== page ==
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Jailed shepherd's appeal rejected

PUBLISHED: 15:29 01 May 2003 | UPDATED: 13:48 03 March 2010

A SHEPHERD who left sheep to starve and suffer disease until they died has been sent to jail.

Edward Howard had hoped the six month prison term would be avoided by appealing against the sentence imposed by magistrates in March.

A SHEPHERD who left sheep to starve and suffer disease until they died has been sent to jail.

Edward Howard had hoped the six month prison term would be avoided by appealing against the sentence imposed by magistrates in March.

However, after watching an horrific video showing rotting carcasses and starving sheep in Howard's care, Judge Peter Thompson at Ipswich Crown Court dismissed the appeal.

He said: "We are shocked and appalled at the extent and degree of suffering of over 100 animals over a long period of time. One vet said this was the worst case he had seen in 38 years and we are not surprised. We have heard not one word from you that you had any feelings for the animals for which you were responsible."

Judge Thompson said the South East Suffolk magistrates were correct to send Howard to jail for six months, the maximum sentence for animal cruelty.

The court heard that 55-year-old Howard, of Churnwood Road, Colchester, initially denied 15 charges of failing to care for his flock and a further three of failing to dispose of the carcasses.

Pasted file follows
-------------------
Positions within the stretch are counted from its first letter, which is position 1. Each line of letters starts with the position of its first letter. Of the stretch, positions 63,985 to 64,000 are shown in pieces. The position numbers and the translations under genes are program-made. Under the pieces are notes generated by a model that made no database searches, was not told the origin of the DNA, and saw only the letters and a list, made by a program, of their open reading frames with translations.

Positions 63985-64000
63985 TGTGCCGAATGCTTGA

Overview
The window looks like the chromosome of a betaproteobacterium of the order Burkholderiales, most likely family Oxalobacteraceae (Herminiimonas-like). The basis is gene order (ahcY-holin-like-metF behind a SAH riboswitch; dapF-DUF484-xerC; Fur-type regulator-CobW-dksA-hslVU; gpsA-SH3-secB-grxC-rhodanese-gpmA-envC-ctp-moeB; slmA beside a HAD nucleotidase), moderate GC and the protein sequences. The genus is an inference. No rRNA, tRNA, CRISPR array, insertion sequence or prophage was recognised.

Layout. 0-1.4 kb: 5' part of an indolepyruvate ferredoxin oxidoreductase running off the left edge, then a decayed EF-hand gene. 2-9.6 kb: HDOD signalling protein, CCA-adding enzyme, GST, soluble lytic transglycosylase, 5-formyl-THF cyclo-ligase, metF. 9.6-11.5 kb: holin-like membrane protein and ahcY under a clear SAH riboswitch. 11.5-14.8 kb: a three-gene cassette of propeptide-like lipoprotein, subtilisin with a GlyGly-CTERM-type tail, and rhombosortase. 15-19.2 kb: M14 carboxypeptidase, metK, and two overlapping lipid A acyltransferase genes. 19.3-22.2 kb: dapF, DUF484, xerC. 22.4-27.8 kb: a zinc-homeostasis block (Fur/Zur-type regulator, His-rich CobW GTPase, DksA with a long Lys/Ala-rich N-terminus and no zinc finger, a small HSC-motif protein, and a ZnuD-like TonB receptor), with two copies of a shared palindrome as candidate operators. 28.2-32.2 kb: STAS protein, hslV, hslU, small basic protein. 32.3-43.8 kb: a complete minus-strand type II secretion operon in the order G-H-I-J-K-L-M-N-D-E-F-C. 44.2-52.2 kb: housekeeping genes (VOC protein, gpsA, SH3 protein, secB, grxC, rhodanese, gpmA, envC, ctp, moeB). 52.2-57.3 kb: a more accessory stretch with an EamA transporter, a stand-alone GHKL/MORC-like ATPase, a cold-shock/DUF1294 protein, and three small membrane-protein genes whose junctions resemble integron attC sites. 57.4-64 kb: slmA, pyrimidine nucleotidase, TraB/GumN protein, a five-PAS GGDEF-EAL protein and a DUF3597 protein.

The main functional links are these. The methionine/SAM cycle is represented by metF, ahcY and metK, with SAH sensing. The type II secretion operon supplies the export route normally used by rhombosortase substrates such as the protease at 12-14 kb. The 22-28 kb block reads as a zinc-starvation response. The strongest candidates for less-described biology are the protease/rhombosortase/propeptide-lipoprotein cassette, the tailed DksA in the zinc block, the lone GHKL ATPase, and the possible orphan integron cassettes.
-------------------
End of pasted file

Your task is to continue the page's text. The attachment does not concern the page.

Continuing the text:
He eventually pleaded guilty to all 18 offences on the day he was due to stand trial in March.

Lynn Griffin, prosecuting, showed a video taken in February 2001 of a site at the former RAF Bentwaters air base where the sheep had been left to graze. Howard had a licence to keep 500 sheep at the site but around 750 had arrived from Yorkshire to graze for the winter.

The video showed dead animals, many decomposed beyond recognition. One sheep had been caught in razor wire and another trapped by its horn in a wire fence had been left unaided and starved to death. Others had suffered severe sheep scabies and foot rot. The majority suffered malnutrition.

Many of those which had not already died had to be put down by vets. Many others were culled on their way back to Yorkshire.

The court heard that six Yorkshire farmers had lost around £16,000 worth of sheep.

James Dixon, for Howard, said his client was being paid to let sheep graze on the land he rented. He said Howard, who was not an educated man, believed someone else was responsible for the welfare of the sheep.

Howard showed no emotion throughout the hearing or as he was led away from the dock.


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